Bash to aid schools near, far - Catholic Courier
Avery Gilges, who was 10 years old when this photo was taken in February 2014, poses with children who are
part of an early childhood development program started by the Louverture Cleary School in Haiti. Avery Gilges, who was 10 years old when this photo was taken in February 2014, poses with children who are part of an early childhood development program started by the Louverture Cleary School in Haiti.

Bash to aid schools near, far

Liz Gilges is throwing a huge party on her massive Canandaigua lawn on June 13, complete with a catered dinner, cocktails, live music, dancing and an auction. Although she’s looking forward to what she hopes will be a fun social event, she’s even more excited about the prospect of using the party to raise awareness of and funds for two of her favorite institutions — St. Mary School in Canandaigua and the Rhode Island-based The Haitian Project and its Louverture Cleary School, which is located outside of Port-au-Prince, Haiti, in an area called Santo.

Gilges has been an ardent supporter of St. Mary School in Canandaigua for more than 10 years. Four of her six children graduated from the school, and one currently is enrolled there. She’s also been a longtime supporter of The Haitian Project, but an unexpected cancer diagnosis in 2011 indirectly led her to take a more active role in that project, which operates a Catholic, coeducational boarding school for talented and motivated students from Haitian families who otherwise could not afford to educate their children.

"I was in bed for six months (after the cancer diagnosis), and I said to myself, ‘When I get better, I want to take my family on a mission trip.’ When you have so much time you start to think about what’s really important," said Gilges, who has fully recovered.

With assistance from a friend on The Haitian Project’s board of directors, Gilges brought her family to Haiti for a week during a school break in February 2014. They worked alongside Haitians to scrape, sand, wash and paint walls, and they ground rocks to make cement, but what really stuck with the Gilges family was the dedication and cheerful demeanor of the young volunteer teachers at the Louverture Cleary School.

"I was so impressed with them, with their cheerfulness, and their getting up at 6 in the morning for prayer and collecting garbage after teaching all day. They motivated me, and they made me fall in love with the place," said Gilges, noting that the volunteers provided great role models for her children.

During Gilges’ 2014 visit to Haiti, she was approached by Deacon Patrick Moynihan, president of The Haitian Project and dean of its Louverture Cleary School, and asked to be on the organization’s board of directors. She accepted his invitation and immediately began looking for ways to drum up local support for the organization. At the same time, she didn’t want to attract local donors to The Haitian Project at the expense of other worthy causes, especially St. Mary School, she said.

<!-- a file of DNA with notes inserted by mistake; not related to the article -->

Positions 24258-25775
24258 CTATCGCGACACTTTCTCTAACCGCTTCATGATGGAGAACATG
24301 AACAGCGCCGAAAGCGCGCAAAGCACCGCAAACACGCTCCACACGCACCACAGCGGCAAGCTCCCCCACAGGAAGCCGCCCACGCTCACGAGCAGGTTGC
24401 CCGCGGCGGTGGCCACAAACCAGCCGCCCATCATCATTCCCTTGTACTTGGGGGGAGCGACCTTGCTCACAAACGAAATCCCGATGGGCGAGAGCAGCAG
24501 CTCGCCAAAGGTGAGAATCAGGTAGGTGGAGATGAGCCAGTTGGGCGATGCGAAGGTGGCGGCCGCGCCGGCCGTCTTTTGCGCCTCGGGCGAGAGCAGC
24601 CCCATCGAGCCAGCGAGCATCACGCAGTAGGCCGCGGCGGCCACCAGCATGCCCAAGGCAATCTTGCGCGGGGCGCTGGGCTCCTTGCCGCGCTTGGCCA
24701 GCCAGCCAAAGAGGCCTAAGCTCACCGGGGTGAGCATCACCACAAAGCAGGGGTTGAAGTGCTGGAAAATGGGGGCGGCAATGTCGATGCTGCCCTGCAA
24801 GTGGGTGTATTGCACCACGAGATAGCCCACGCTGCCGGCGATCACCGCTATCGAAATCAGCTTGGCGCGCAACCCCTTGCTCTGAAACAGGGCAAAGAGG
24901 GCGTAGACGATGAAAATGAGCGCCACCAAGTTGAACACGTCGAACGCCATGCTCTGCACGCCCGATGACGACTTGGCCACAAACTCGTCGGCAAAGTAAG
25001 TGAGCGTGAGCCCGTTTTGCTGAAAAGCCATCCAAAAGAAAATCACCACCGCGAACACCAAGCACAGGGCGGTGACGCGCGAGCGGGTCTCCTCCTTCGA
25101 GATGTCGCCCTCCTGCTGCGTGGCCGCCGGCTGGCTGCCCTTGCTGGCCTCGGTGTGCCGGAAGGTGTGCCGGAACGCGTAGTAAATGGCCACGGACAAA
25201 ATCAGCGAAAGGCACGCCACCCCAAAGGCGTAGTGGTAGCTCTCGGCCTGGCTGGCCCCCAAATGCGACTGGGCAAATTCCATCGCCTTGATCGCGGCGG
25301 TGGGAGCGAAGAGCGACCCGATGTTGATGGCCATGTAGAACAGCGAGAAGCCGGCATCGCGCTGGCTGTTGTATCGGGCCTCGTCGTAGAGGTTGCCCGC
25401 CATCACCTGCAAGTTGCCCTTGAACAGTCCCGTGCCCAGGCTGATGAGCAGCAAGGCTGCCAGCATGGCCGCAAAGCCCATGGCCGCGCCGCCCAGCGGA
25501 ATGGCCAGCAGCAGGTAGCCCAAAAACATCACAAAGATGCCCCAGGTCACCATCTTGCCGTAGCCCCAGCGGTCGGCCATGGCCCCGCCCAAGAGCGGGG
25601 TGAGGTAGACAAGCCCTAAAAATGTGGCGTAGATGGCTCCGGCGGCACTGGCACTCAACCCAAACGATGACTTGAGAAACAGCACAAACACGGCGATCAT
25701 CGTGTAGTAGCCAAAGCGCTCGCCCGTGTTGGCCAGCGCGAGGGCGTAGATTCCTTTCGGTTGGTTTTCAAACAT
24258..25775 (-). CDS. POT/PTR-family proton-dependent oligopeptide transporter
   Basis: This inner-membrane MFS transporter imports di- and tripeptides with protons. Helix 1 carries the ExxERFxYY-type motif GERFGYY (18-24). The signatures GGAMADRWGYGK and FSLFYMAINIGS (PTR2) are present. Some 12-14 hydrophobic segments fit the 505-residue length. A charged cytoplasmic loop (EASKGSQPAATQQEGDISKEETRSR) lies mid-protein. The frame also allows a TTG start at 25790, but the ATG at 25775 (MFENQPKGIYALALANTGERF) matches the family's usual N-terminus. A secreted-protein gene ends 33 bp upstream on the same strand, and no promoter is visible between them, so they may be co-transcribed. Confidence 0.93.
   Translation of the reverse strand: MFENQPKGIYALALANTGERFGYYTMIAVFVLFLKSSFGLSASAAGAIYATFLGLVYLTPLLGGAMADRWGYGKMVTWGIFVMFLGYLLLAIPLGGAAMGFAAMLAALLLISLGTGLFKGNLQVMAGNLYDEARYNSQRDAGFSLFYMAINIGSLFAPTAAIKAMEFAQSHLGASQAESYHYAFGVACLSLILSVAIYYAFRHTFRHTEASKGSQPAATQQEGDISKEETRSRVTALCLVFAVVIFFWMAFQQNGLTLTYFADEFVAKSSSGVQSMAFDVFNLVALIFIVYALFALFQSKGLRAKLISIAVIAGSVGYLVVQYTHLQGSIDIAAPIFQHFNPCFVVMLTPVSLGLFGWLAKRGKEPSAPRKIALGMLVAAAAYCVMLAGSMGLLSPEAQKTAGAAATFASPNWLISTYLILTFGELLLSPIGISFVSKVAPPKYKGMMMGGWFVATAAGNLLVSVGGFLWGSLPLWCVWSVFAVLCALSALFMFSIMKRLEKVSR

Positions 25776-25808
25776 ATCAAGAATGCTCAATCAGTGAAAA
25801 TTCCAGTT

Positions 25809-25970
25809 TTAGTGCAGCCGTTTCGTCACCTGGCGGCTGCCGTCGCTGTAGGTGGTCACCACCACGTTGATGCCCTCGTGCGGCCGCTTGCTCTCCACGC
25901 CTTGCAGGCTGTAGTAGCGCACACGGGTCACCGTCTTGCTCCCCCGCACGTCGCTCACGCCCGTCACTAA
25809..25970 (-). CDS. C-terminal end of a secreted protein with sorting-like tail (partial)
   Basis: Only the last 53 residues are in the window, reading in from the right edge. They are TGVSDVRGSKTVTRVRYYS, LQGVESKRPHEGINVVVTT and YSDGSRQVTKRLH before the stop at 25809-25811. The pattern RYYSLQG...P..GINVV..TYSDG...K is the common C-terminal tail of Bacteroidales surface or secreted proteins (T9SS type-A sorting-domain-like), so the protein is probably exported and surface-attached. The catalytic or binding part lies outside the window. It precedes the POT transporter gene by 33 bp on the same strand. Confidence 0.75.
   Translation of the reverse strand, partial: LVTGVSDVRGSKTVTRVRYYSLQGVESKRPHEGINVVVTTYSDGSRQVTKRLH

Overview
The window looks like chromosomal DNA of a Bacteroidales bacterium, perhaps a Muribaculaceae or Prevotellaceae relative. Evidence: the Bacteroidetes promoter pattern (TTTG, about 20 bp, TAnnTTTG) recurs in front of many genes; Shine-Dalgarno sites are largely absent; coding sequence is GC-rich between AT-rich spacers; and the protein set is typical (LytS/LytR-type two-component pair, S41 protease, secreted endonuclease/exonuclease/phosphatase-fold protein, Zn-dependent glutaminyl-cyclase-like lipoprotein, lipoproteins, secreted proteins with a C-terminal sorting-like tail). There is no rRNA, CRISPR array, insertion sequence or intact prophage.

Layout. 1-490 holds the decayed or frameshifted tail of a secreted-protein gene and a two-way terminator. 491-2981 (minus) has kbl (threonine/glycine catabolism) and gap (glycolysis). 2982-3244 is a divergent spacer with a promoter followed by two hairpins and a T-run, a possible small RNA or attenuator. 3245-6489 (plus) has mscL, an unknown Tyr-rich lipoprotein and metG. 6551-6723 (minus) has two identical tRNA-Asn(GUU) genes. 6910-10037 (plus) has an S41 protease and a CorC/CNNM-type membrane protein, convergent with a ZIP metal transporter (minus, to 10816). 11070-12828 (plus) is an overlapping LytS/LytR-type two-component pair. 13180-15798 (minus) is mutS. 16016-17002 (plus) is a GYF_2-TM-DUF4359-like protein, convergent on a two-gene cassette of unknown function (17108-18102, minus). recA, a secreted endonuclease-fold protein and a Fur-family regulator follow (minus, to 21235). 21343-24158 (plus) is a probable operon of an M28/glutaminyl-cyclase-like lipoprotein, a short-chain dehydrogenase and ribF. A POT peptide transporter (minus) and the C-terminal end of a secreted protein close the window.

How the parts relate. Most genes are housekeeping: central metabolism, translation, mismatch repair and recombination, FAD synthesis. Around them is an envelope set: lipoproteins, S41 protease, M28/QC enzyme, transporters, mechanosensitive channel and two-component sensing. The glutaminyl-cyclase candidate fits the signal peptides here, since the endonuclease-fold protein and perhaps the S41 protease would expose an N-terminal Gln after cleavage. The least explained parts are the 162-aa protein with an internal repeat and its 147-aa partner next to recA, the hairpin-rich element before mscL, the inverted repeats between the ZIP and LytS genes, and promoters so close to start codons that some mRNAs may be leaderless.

"I love St. Mary School and I love The Haitian Project. I would like to help both of them," she remarked.

The June 1 lawn party will provide a way to fulfill that desire, since proceeds from the event will be evenly divided between the two beneficiaries, she added. Members of The Haitian Project’s board of directors will available to tell party-goers more about their organization, and representatives from St. Mary School, including Principal Ann Marie Deutsch, also will be on hand to talk about the school. Some of the teachers from St. Mary School will be tending bar during the party, while teen alumni will be serving food. Alumni who currently are in high school and have earned their drivers’ licenses will be providing valet-parking services, she added.

Tickets to the lawn party may be purchased for $100 via St. Mary School’s website, Dinner will be catered by Nolan’s, and music will be provided by classic and contemporary rock band 7 Sense.

Gilges said she was motivated to plan the party by the need to support Catholic education at home and access to quality education in Haiti. Her own children have benefitted from their years at St. Mary School, where prayer is not only allowed but encouraged, and where students regularly participate in Mass, the sacraments and adoration of the Blessed Sacrament. This is especially important in a society that rarely prioritizes faith, she said, voicing a concern that the Catholic faith will die out if parents do not actively pass it on to their children.

"St. Mary has supported us in trying to raise our children in the faith," Gilges said.

And The Haitian Project supports Haitian families who want to provide an education for their children so those youngsters can maximize their potential and work toward building a Haiti where justice and peace thrive, she added. Strengthening Haiti’s educational system is the only way the nation can begin to overcome the poverty that oppresses so many of Haiti’s 10 million residents, Bishop Launay Saturne of Jacmel, Haiti, told Catholic News Service in March, when he asked Catholic bishops in other countries to consider encouraging their parishes to form partnerships with Catholic schools in Haiti.

Bishop Saturne’s request spurred Gilges to strengthen her efforts to help mobilize support for The Haitian Project.

"Education is the only way to help people out of poverty," she explained. "You can give them food, but that doesn’t last forever. If you give them an education and skills, they can buy their own food."


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